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Retreats Provide Friars Setting for Facing Fraternal Ecology Transitions

Three retreats were held for friars who currently serve at ministry locations from which Holy Name Province will withdraw pastoral and administrative responsibilities by June 30. The Province-sponsored retreats were intended to provide friars with support and guidance and help them deal with the breadth of emotion brought on by HNP’s decision to withdraw from nine Fraternities-in-Mission.

The retreats, which drew the participation of a total of 18 friars, were held in North Carolina, Florida, and New Jersey. They provided friars with the opportunity to gather in fraternity by sharing prayer, meals, and dialogue.

The retreats also provided friars with the resources to help their congregations adjust to the realities of the Province’s “Fraternal Ecology” initiative – a more than two-year collegial process in which HNP engaged the participation of virtually all friars, as well as local dioceses and lay partners in ministry, in evaluating the future sustainability of the Province’s 30 Fraternities-in-Mission.

The process culminated with HNP’s announcement in January of the decision to withdraw from nine of the 30 Fraternities-in-Mission, among them seven parishes, a chapel mall ministry, and a university campus ministry.

At the time of the announcement, Provincial Minister Kevin Mullen, OFM, said that the departure of the Franciscans from these ministry sites would inevitably bring sadness and disappointment – which he noted are “natural emotions because of the many decades of association between the friars and the good and faith-filled congregants” at the Fraternities-in-Mission.

But after the initial wave of emotion and reaction, says David Convertino, OFM, a member of the Provincial Council, it was time to grieve, heal and, ultimately, respect and begin to accept the decisions.

“The friar retreats were designed to help our friars navigate this process, providing an arena where they could openly and honestly share their feelings about the Province’s Fraternal Ecology decisions, what was happening in their lives, and how they are affected,” said David, executive director of the Province’s development office who led the friar fraternal support team that planned, organized and led the retreats.

In the spirit of the Fraternal Ecology process, we are grateful to the brothers who organized this series of retreats, which truly reflected our Franciscan ideals and principles – gathering in fraternity during this emotional and difficult time of change, supporting and taking care of one another as any family members would do,” said Kevin. “We thank our brother-friars for participating in a meaningful way, and for their honesty, understanding, and acceptance. We are hopeful that it not only made us stronger as a Province but that these sessions also provided the spiritual guidance that will enable our brothers to help their ministerial communities navigate through this change.”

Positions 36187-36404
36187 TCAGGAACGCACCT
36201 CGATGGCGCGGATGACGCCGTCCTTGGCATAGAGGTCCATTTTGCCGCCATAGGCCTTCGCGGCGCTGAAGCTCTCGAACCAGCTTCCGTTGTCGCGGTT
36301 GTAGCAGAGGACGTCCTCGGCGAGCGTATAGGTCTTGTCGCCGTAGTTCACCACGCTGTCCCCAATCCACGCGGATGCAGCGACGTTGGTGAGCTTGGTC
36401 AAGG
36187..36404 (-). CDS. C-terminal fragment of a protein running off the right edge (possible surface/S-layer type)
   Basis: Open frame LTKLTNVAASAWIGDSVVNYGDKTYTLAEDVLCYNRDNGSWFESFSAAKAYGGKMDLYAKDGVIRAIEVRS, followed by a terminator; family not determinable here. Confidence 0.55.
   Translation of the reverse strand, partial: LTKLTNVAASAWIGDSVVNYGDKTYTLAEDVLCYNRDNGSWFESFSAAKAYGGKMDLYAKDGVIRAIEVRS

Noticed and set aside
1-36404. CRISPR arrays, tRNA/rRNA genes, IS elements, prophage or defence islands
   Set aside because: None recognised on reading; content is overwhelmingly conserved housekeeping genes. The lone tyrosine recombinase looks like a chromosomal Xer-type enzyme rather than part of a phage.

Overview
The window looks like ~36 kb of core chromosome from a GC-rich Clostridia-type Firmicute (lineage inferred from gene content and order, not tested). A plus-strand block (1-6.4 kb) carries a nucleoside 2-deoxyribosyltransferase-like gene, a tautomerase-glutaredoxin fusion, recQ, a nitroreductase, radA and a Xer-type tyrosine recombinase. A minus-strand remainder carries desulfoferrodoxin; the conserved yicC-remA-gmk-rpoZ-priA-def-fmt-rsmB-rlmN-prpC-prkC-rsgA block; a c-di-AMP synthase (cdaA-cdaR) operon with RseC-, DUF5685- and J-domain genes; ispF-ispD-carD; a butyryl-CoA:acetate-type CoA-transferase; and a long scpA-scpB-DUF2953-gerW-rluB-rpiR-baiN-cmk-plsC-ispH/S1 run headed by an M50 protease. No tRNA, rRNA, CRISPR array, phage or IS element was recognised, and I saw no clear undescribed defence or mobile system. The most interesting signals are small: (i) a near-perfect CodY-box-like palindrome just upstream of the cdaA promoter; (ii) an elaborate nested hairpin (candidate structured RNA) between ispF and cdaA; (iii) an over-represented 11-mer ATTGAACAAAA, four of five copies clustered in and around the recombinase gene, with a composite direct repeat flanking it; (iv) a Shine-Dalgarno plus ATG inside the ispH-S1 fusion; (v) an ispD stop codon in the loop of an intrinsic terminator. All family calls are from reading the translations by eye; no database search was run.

Moved by Sharing, Openness
“It was a privilege to be with my brother friars at a difficult time like this. I was deeply moved by their trust, openness, and sharing. These friar retreats illustrated a real sense of what fraternity is – and how powerful fraternity can be in a difficult time. Hopefully, these fraternal gatherings were spiritually and emotionally nourishing, and helped our friars adjust to the realities of Fraternal Ecology,” David said.

A hermitage at St. Francis Springs Prayer Center in rural North Carolina was the venue for one of the friar retreats. (Photo courtesy of St. Francis Springs)

He noted that the feelings about change and transition in the Fraternal Ecology initiative were not very different from those that surface around the ongoing Revitalization and Restructuring Process in which six U.S. provinces will eventually unite as a single entity. “There is change and transition in the Province – and really, throughout the Order,” he said.

The retreats were fraternity driven, held in home-like, family environments where the friars collaborated in the kitchen for meals, prayed together, and participated in frank discussions on change and the pastoral dimension of transition.

“We want these brothers to know that they can count on support from the fraternal community,” said David, noting that although the retreats had a planned itinerary, the schedule and discussions were fluid. “Whatever direction they took, that’s the way we went. The participants had a lot of questions and a lot to say.”

Frank Critch, OFM, director of the Catholic Center at the University of Georgia in Athens – one of the nine Fraternities-in-Mission from which the Province is leaving – appreciated the opportunity to give voice to the concerns and needs of the people and friars in the affected ministries.